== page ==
This chapter serves to raise an awareness of some of the more cutting edge Internet innovations and applications that may become viable and useful to the small business operator in future. The chapter focuses on some of the new and emerging forms of technologies that the authors have identified as potentially affecting the Web presence. Consequently, the topic areas and content examined in the chapter does not claim to be all encompassing or prescriptive. Some of the innovations examined are nascent and may not progress to a critical mass for general adoption, whilst others tend to be used by larger business entities, possibly requiring a re-configuration if they are to be successfully used in the small business environment. Arguably, many if not all would in some way impact on the business Web presence if they were to be adopted in future.

An examination of the adoption and use of new forms of technology and ideas - or innovations as they are sometimes referred - can be assisted by examining how the early adopters use these innovations. This was briefly discussed in Chapter IV. The concept of innovation adoption and the importance of early adopters is well documented by Rogers (1995). The Rogers’ paradigm describes how innovations advance, or diffuse, through a population either to be adopted or to be rejected. The successful diffusion of an innovation generally follows the S-shaped rate of adoption when a cumulative curve is plotted. The cumulative S-shaped rate of adoption curve is depicted in Figure 1 showing the relationship between the adopters and late-adopters over a period of time. Generally, the adoption of the innovation by the early adopters results in an adoption curve that is reasonably flat. However, as more members of a business group adopt the innovation, the curve ‘takes off’, with the advent of late adopters signalling the innovation has diffused through that particular group.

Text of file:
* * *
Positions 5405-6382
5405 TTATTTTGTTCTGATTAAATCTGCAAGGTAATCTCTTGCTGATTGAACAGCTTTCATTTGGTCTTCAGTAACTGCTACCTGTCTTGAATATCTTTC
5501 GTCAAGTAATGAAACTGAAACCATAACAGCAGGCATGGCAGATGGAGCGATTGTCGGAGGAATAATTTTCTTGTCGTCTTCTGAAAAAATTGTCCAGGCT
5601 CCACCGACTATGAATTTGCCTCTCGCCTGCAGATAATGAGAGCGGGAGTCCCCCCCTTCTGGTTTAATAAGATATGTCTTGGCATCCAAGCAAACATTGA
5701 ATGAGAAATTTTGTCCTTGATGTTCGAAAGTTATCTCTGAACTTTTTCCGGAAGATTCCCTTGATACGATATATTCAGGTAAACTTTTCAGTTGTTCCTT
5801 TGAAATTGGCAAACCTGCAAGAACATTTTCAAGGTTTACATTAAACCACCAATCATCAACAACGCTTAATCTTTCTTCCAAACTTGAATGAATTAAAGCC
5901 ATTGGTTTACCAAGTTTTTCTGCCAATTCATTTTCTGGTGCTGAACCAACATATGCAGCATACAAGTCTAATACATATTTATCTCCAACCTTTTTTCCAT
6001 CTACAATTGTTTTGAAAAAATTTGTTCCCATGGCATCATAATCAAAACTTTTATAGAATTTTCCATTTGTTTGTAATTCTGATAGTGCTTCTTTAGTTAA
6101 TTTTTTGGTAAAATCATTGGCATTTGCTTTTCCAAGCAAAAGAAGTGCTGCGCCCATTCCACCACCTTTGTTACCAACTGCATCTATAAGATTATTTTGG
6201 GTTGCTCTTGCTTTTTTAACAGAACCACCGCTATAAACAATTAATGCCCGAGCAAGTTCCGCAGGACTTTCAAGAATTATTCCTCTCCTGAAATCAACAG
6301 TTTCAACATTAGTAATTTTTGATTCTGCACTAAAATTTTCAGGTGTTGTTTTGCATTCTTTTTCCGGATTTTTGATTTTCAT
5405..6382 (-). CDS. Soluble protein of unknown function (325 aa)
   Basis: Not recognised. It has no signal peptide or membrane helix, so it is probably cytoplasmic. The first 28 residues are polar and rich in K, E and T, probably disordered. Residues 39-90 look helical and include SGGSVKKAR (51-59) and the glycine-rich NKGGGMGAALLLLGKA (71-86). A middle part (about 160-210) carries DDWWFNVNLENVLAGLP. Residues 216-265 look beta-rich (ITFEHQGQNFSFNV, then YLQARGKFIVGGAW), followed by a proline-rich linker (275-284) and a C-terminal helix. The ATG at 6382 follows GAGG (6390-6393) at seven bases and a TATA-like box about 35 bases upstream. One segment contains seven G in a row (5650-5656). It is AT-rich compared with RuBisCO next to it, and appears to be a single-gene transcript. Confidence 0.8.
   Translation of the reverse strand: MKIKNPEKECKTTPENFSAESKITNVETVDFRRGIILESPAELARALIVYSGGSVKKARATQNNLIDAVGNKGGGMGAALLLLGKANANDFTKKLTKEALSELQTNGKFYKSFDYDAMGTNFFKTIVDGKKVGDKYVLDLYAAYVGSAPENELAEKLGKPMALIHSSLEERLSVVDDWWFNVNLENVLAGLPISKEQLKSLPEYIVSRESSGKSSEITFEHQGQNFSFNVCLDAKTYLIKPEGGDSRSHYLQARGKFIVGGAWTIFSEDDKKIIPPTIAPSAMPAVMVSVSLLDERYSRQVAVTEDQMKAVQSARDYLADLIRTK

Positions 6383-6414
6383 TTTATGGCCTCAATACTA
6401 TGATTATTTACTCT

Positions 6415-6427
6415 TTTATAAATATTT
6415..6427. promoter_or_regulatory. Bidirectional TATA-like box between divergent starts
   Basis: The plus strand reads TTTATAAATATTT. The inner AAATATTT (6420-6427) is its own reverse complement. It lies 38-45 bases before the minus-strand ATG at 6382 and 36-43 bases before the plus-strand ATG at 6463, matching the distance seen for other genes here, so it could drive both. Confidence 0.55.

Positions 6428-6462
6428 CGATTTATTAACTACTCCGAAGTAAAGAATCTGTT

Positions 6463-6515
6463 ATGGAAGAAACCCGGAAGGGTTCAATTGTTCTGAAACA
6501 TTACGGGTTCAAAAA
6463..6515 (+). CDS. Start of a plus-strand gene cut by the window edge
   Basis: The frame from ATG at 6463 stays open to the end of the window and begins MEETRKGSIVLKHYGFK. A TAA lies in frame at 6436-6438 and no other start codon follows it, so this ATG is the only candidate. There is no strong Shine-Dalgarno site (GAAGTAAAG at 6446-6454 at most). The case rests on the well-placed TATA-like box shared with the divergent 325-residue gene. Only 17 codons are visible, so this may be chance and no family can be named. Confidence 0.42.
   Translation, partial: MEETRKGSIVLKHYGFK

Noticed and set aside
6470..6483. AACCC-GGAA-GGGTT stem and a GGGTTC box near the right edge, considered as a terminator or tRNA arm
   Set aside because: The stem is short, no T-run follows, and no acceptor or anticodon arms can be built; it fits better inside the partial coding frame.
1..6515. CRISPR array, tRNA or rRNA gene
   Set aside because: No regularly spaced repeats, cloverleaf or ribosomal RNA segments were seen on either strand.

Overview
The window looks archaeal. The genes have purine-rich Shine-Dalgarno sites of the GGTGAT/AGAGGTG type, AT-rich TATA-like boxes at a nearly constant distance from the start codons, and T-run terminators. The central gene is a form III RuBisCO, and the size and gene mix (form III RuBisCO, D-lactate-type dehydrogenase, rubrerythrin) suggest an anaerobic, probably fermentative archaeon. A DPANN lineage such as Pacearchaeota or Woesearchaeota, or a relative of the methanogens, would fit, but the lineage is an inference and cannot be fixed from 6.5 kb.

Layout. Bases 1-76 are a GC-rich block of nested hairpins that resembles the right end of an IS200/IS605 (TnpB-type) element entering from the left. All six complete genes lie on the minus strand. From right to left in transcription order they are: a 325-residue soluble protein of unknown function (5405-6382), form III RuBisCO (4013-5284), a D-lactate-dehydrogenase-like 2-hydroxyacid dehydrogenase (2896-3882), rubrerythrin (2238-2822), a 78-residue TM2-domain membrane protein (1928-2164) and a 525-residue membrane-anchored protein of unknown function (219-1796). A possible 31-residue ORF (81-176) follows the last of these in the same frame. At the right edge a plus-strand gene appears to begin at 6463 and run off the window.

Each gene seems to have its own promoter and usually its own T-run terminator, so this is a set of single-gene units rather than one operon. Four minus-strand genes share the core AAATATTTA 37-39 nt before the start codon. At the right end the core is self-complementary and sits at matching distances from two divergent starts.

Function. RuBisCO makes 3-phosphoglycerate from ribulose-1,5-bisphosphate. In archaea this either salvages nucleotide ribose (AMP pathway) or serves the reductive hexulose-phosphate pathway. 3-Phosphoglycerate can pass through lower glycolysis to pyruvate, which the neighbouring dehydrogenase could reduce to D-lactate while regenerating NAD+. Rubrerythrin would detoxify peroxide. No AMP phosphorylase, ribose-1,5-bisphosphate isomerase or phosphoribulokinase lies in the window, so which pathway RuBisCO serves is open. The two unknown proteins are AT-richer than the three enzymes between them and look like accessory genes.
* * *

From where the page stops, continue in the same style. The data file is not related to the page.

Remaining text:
Figure 1.

The innovation diffusion process over time (adapted from Rogers (1995))